NEW: That Target Stock Plunge Has Gotten Even Worse

(AP Photo/Alan Diaz, File)

We’ve seen what has happened to Bud Light since they endorsed transgender influencer Dylan Mulvaney’s “365 Days of Being a Girl” as he mocked girls and women. As I reported earlier, they’ve now been reduced to trying to sell their beer for free (with rebates). Yet, their sales have plummeted by 28 percent, by volume, just as we go into Memorial Day weekend, and they still don’t seem to be able to offload the stuff. They’re even buying some back from distributors at this point if it’s gone past the expiration date. If they can’t recover over this weekend, the beer experts are saying they may have lost a permanent section of their customers who are just not going to come back.

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Now, Target is feeling that same weight since outraged customers have turned the boycott on them. My colleague Bob Hoge reported on their plummeting stock over the past week up to Wednesday. But it’s gotten worse.

A week ago Wednesday before the controversy erupted, Target’s stock closed at $160.96 a share, giving the big-box chain a market capitalization of $74.3 billion.

As of early trading on Thursday, however, shares of the company were trading off 1% at $141.76 — capping a weeklong tumble that has shrunk the “cheap chic” discount retailer’s value to $65.3 billion.

That amounts to a 12% drop that has shaved a whopping $9 billion off the company’s market capitalization.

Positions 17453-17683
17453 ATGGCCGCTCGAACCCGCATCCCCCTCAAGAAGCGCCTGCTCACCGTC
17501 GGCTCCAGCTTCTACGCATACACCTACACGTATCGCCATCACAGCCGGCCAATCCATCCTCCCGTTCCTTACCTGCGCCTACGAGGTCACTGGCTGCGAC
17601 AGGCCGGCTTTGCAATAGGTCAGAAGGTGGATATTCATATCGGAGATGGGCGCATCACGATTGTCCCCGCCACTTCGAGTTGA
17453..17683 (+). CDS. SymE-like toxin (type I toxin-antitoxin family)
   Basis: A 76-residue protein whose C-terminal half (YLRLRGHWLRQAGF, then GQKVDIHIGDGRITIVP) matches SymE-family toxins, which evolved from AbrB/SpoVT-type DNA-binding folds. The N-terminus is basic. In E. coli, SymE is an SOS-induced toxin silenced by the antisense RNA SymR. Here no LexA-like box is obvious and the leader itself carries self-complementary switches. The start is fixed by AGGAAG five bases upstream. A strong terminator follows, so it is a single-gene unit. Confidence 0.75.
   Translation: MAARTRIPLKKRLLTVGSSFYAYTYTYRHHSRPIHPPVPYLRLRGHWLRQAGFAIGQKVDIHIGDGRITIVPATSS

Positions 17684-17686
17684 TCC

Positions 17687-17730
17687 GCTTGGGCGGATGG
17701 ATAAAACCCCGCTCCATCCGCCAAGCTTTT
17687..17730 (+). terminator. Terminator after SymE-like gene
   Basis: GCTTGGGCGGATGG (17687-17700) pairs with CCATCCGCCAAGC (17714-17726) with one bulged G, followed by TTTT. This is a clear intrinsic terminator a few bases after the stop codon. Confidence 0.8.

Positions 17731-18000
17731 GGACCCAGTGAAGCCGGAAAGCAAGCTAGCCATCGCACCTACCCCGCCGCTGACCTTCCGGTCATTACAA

And it’s still going down on Thursday, it’s now at $139.15, according to Market Watch, at about 2:42 ET.

Despite reportedly removing or moving controversial items from their LGTBQ Pride Collection that were targeted toward children, Target CEO Brian Cornell was doubling down on the woke agenda, as I reported, claiming it was “adding value” to their bottom line. “I think those are just good business decisions, and it’s the right thing for society, and it’s the great thing for our brand,” Cornell said. He claimed it was “building greater engagement” with their customers.

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Maybe “building,” if Cornell is talking about the “bottom line” on their ESG score, and “engagement,” if that means more people boycotting. But it’s not good when it comes to their stock, not good when it comes to their sales, and not good for the company in the eyes of the American people.

They appear to be trying to step into it even more with an internal email that has leaked about the anniversary of George Floyd’s death.

That’s a bit like jumping from the frying pan into the fire, as they explained how employees could get mental health care if they were upset. The internal email did not mention Memorial Day or any care that the workers might need or care that they should be expressing to customers over that occasion.

As Bud Light shows, Target may have a limited time to turn this around. But it doesn’t sound like the CEO is getting it — he just keeps doubling down. So grab the popcorn, this is likely to get worse for Target, just like it did for Bud Light.

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